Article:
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R. K. Reed

Abstract

Weather reports for the 1970s decade were used to derive the mean annual distributions of surface properties and to compute the surface fluxes of heat over the tropical Pacific Ocean. The net heat flux obtained was greater than other estimates, and there is an annual heat gain by the ocean everywhere between 20°N and 20°S. The amounts and patterns appear plausible when compared with major features of the ocean circulation. The seasonal cycles of sea surface temperature, net heat flux, and wind speed were examined for eight regions; the results suggest that, except off Peru and near the equator, the seasonal variation of surface temperature is caused by variations in surface heat flux.

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R. K. Reed

Abstract

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R. K. Reed

Abstract

Measurements of insolation at sea are reported and used to compare with a recent empirical formula for computing insolation. The measured and computed results are in good general agreement over a vast region of the eastern Pacific between 7°S and 66°N. Measurements and computations differ by a few percent in the mean over some regions, apparently because of atypical cloud cover.

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R. K. Reed

Abstract

No abstract available.

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R. K. Reed

Abstract

Recent oceanic data and measurements at Johnston Island were used to examine insolation over the tropical Pacific by comparison with empirical formulas which are reliable for mid-latitudes. In the eastern Pacific the observed insolation is in reasonable agreement with the formulas, but over the central and western parts of the ocean the observed values are systematically larger than the estimates. This is in agreement with earlier studies of Quinn and Burt who concluded that insolation over these areas was greater than estimates from formulas because of extensive cirrus cloudiness in the absence of other types. Finally, it is concluded that Budyko's climatological values are too low in the tropics, primarily because of systematic errors in the formulas that he used.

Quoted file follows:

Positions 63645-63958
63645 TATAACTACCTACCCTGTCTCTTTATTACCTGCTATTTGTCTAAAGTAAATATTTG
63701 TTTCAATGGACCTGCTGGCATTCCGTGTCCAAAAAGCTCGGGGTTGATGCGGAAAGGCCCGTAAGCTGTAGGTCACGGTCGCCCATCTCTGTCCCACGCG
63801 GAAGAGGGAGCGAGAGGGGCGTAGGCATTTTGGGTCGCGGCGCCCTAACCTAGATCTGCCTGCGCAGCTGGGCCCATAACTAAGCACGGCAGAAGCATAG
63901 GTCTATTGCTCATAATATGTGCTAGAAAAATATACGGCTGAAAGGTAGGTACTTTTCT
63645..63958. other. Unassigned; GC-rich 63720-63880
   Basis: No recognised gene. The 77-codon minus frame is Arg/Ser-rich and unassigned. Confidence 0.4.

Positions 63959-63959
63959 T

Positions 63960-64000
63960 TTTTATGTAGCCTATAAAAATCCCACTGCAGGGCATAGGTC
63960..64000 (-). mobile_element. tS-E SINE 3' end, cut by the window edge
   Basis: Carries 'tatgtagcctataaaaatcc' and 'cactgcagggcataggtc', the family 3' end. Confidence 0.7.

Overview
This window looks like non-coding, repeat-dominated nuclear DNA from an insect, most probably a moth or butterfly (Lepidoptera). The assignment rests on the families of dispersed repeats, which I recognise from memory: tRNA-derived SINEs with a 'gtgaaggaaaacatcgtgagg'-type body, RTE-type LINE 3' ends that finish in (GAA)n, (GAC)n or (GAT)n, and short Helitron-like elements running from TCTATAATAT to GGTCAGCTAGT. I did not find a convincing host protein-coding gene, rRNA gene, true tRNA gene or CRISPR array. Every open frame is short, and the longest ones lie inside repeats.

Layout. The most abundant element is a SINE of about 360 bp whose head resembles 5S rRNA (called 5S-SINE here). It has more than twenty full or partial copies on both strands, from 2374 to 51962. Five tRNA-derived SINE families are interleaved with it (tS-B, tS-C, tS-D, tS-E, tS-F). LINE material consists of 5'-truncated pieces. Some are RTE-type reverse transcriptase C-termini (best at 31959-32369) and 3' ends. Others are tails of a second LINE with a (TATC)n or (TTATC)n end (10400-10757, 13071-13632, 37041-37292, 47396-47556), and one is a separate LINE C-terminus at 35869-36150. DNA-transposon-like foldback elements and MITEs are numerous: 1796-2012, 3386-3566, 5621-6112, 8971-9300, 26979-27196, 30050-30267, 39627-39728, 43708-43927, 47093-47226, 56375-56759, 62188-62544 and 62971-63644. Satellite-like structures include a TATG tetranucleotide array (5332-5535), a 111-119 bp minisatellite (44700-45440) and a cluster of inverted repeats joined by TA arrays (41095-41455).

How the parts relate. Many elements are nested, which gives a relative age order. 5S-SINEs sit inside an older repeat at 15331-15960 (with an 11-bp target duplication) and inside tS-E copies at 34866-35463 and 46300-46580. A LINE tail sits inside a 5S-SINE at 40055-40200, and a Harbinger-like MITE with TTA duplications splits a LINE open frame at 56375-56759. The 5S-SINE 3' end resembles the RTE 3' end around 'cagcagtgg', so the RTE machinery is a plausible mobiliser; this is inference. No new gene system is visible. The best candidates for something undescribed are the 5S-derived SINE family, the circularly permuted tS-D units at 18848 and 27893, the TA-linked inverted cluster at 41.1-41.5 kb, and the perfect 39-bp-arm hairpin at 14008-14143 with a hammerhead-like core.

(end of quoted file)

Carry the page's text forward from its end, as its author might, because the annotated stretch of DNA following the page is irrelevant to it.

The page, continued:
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R. K. Reed

Abstract

Recent estimates of oceanic rainfall were compared with measured amounts at 35 islands in the central and western North Pacific. A group of stations on small atolls in a region of convective rainfall had amounts that were 1.2 times that over the open ocean; but other low islands in an area of frontal rain received over twice as much rainfall as at sea. The greatest rainfall occurred at a group of high islands in the western Pacific. Even on small atolls, island data are not reliable indices of oceanic rainfall.

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R. K. Reed

Abstract

Data at 12 ocean weather stations were used to determine the amount of precipitation by a method devised by Tucker (1961), and precipitation frequency at each site was taken from recent climatic atlases. By combining the above data, monthly and annual estimates of precipitation intensity were calculated. The monthly intensities were then corrected for a suspected bias in Tucker's assessments. Precipitation can be calculated from these intensities and climatological maps of frequency; monthly and annual values have standard deviations of 12 and 9% of the means, respectively. The results are believed to have general applicability to extratropical regions. Furthermore, in data-sparse areas, use of intensities with frequencies can provide a more reliable estimate of oceanic rainfall amounts than Tucker's method.

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R. K. Reed and R. E. Brainard

Abstract

In an effort to verify computational methods for ocean heat budgets, observations of insulation under clear skies for 26 days were compared with values computed by a formula previously derived from the Smithsonian Tables. The agreement between the observations and formula was within 2.0% for three groups of data over the Pacific between 10°S and 47°N. Random and systematic errors in the formula appear to be insignificant in these regions, but its validity is uncertain at higher latitudes.

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R. K. Reed and W. P. Elliott

Abstract

The problems of using raingages on ships are discussed, and methods of estimating rainfall from weather reports at sea are reviewed, with emphasis on discussion of efforts to verify the assessments derived by Tucker (1961). A raingage was used on cruises of the NOAA ship Oceanographer in the eastern Pacific during 1975 and 1976, and rainfall was estimated from weather reports using Tucker's assessments. In extratropical latitudes (mainly 40–60°N), a catch of 35 cm was obtained; estimates from the weather reports gave a value of 31 cm. Thus Tucker's assessments are essentially in agreement with catches from a small gage in this region. In the tropics, however, the agreement was not good. Almost three times as much rain was caught as was estimated; hence Tucker's coefficients will need to be reevaluated for this area.

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W. P. Elliott and R. K. Reed

Abstract

Climatological estimates of mean annual precipitation over the world ocean are presented and discussed. We obtained a value for mean annual oceanic precipitation (between 65°N and 60°S) of 93 cm, which is smaller than some other estimates. These results are supported by a recent analysis of tropical rainfall based on satellite techniques. Aspects of the need for and utility of climatological information are discussed.

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